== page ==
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Blue Fire Review

Blue Fire Review

Blue Fire is an RPG, hack-and-slash platformer developed by ROBI Studios. Going into this blind I was feeling quite optimistic. The art style interested me and the gameplay seemed good enough from the trailer, but as I played I began to realise how this got the mixed reviews on Steam.

The game starts off with you breaking out of a tube within an infected castle. There are dead bodies of clones around you. You have no idea what happened, but you have swords on your back and there are monsters running around. Go and save the world.

And I can’t help but be reminded of Breath of the Wild.

Waking up after god knows how long, having no clue about what’s happening and there’s the goopy crap that hurts you everywhere and you’re the only one who can save the world. You have to go out of your way to really know what’s going on like Breath of the Wild...and Dark Souls.

With an art style that has been compared to Hollow Knight if it was in 3D.

You’re gonna see a theme going on with this review.

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Not Hollow Knight. Not Zelda. Not Dark Souls.

You see, the gameplay is just like Breath of the Wild except with more platforming. The movement feels good, the dash you have is satisfying to use and the level design sucks. You do get a double jump and spin attack later in the game...but I only know that because the loading screen tips spoiled the abilities I would get throughout the game. Actually, there are quite a few abilities you can get so after you obtain them you can go back to previous locations to grab all those collectibles...like a Metroidvania. At the very least it uses a Breath of the Wild style feature that if you fall into water and die, you just respawn short a few hearts. But, it respawns you at a specific point, not the last piece of solid ground, so you need to go through the same jumps and actions to get back to the point where you failed. However, I think the best aspect of Blue Fire is its platforming. Having a dash really helps in games like this.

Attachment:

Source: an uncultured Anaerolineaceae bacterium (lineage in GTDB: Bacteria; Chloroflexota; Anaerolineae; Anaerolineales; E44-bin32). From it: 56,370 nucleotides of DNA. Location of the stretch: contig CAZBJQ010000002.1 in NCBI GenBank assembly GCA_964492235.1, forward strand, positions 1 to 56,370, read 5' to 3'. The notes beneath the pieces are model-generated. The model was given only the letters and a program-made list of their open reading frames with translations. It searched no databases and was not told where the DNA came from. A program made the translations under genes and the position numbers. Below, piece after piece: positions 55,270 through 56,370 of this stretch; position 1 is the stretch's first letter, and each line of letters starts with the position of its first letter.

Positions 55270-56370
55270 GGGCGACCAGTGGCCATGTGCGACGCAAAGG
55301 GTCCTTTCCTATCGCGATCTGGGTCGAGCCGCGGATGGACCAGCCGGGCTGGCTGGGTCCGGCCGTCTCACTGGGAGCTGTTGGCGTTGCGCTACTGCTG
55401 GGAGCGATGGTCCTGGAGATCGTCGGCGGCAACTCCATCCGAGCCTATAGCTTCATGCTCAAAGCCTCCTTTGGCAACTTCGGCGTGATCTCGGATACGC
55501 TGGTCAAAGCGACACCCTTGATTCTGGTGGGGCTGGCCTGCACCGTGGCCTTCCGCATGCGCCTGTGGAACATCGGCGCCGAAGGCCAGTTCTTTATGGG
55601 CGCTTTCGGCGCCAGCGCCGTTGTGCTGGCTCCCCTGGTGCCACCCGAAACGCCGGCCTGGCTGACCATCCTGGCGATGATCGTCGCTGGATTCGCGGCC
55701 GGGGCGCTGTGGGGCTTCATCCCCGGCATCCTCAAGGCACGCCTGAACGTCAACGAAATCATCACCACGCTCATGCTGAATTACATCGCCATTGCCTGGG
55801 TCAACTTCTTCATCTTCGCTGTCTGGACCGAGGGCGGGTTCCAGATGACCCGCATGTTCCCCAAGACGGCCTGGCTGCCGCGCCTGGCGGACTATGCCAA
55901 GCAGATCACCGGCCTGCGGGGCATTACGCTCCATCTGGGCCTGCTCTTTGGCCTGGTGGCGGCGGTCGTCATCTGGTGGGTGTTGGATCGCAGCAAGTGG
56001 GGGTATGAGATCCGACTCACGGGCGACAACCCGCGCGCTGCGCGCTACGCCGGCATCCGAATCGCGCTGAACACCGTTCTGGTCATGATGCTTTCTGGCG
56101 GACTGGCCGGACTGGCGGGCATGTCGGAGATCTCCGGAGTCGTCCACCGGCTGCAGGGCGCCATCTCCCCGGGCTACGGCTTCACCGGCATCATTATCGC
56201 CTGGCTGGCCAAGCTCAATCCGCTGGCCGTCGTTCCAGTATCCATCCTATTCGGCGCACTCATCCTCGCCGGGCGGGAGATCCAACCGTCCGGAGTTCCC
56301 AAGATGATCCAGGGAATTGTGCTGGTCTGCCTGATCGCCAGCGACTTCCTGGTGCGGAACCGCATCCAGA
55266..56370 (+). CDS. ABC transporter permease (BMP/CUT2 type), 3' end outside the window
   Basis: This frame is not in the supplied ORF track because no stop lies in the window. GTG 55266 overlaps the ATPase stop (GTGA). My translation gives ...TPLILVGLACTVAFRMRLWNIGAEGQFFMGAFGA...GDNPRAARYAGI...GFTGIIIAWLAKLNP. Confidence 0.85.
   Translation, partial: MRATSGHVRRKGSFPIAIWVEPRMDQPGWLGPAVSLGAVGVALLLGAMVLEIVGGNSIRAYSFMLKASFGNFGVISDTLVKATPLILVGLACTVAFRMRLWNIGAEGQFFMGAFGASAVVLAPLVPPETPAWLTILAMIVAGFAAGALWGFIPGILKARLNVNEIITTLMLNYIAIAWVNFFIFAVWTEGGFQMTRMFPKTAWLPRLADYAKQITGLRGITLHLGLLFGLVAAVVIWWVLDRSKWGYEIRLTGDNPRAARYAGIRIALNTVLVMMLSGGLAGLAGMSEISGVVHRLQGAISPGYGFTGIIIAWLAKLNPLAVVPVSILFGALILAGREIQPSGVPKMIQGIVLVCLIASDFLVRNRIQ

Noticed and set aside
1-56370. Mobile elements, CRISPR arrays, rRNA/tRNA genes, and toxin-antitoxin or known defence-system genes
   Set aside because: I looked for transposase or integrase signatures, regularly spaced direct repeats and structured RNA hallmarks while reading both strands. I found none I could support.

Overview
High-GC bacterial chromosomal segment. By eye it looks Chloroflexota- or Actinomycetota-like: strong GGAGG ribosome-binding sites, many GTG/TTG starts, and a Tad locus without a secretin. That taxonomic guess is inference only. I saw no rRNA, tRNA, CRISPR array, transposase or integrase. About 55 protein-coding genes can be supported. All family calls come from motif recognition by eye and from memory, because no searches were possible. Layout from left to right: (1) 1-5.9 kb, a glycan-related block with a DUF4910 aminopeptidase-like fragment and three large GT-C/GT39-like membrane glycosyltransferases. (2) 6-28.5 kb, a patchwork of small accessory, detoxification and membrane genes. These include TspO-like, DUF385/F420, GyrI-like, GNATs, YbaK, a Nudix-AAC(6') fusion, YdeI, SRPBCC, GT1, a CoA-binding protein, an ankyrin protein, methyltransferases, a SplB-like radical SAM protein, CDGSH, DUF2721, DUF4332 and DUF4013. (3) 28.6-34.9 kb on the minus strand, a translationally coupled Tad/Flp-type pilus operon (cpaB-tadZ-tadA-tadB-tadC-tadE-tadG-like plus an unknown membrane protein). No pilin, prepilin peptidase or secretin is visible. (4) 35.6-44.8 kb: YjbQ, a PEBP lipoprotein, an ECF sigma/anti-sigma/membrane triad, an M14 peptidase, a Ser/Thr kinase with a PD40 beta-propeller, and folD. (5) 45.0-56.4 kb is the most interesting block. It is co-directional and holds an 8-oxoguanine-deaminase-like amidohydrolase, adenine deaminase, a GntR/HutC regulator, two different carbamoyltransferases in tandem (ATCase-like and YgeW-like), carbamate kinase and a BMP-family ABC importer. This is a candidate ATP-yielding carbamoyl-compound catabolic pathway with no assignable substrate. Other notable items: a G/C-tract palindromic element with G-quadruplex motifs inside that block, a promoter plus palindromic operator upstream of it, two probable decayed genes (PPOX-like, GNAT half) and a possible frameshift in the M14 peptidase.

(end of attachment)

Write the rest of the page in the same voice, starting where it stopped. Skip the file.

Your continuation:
Oh, here’s another thing they got from Breath of the Wild; The Void. They’re essentially platforming challenges that grant you a heart container at the end, like trials from (say it with me) Breath of the Wild. However, I really began to dislike them because of one thing: if you screw up and fall, you start from the very beginning. It’s not bad, but if you lose all your hearts you’re kicked out of the Void...where you can just go back in and do it again. It even saves the orbs you’ve collected. You start on a portal that will let you leave at any time, why not respawn me for free if there are no checkpoints? Why do I have to go through a loading screen every three or four tries?